During the first two Moon landings, astronauts did not have access to drinking water unless they returned to the lander. Starting with Apollo 13, however, spacesuits were equipped with a new accessory: an in-suit Teflon bag with a drinking tube. These drinking devices are the predecessor to today's CamelBak water bottles.
One of the most fragile and unique artifacts traveling with SITES' new Suited for Space exhibition is a rare example of these early drinking devices. Although the device has been stored in a climate-controlled environment since being acquired by the Smithsonian, it has deteriorated over the past 30 years. The object is so fragile, in fact, that conservators from the National Air and Space Museum expect it to have disintegrated almost entirely by the time the national tour of Suited is complete.
So, you might wonder, if the object is in such precarious condition, why is it traveling at all? Smithsonian conservators are closely monitoring this artifact to learn about its deterioration process. After the Suited tour, the artifact will be de-accessioned and studied in more detail. Conservators will take what they learn from the gradual deterioration of the drinking device and use it to improve their conservation of other artifacts made from similar materials. The visible deterioration of this device over time reinforces the importance of artifact conservation and helps visitors better understand why photographs and x-rays of spacesuits--rather than the fragile objects themselves--are included in the exhibition.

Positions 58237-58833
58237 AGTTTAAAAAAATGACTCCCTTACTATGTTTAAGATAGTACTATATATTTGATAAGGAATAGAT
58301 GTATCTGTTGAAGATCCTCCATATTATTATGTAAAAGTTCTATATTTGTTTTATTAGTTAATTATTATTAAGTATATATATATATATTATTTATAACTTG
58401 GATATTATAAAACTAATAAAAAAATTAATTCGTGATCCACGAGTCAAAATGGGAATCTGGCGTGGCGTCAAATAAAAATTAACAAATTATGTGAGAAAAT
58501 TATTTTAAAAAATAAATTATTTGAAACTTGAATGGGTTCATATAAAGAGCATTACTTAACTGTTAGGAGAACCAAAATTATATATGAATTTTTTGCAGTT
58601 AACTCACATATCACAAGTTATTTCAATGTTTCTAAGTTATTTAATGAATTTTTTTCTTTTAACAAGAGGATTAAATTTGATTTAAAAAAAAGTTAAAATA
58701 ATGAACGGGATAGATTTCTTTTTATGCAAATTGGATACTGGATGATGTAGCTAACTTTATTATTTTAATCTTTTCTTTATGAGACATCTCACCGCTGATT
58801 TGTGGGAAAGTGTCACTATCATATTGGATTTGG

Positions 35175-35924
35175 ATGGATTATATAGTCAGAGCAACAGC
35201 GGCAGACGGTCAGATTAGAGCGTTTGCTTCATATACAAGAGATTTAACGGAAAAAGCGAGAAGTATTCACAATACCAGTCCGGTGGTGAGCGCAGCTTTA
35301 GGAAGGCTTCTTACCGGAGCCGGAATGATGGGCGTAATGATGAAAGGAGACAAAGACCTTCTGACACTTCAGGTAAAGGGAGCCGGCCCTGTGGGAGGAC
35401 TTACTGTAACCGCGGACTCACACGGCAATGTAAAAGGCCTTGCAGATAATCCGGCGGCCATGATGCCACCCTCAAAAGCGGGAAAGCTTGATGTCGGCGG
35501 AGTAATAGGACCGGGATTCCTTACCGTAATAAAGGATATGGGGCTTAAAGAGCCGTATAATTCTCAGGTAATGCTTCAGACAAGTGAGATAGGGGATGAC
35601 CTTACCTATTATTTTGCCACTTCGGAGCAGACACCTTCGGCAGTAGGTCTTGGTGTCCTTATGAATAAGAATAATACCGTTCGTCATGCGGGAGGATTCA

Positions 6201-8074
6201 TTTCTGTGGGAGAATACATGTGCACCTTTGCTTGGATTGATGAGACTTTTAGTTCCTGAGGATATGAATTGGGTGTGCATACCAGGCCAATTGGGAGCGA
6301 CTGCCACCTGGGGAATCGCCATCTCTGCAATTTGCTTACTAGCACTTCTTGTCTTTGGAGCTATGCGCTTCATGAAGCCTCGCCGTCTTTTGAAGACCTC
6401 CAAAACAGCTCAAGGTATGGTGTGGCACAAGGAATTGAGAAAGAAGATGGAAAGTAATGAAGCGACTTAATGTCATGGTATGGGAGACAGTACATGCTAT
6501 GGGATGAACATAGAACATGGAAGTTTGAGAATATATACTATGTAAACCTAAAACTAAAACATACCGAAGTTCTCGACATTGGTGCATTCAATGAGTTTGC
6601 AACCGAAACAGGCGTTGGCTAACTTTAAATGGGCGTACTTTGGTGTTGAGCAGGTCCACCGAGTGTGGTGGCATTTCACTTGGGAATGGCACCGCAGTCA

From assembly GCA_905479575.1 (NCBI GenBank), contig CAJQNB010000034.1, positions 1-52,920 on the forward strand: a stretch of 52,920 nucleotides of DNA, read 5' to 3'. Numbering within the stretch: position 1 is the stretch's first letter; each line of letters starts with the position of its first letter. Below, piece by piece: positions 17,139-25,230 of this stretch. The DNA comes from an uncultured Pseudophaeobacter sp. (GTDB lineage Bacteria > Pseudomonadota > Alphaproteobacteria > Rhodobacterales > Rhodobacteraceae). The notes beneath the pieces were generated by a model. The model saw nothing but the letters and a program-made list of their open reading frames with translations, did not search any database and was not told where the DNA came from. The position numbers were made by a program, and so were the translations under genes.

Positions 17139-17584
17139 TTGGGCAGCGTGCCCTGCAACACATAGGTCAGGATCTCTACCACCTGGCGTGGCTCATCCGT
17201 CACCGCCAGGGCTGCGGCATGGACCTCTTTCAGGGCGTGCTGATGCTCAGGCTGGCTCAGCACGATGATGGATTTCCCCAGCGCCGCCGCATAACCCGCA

Suited for Space will be on tour for several years. There is also a facebook page with tons of extras. The national tour of Suited for Space is generously sponsored by DuPont.
--Robin Meyer, SITES publications intern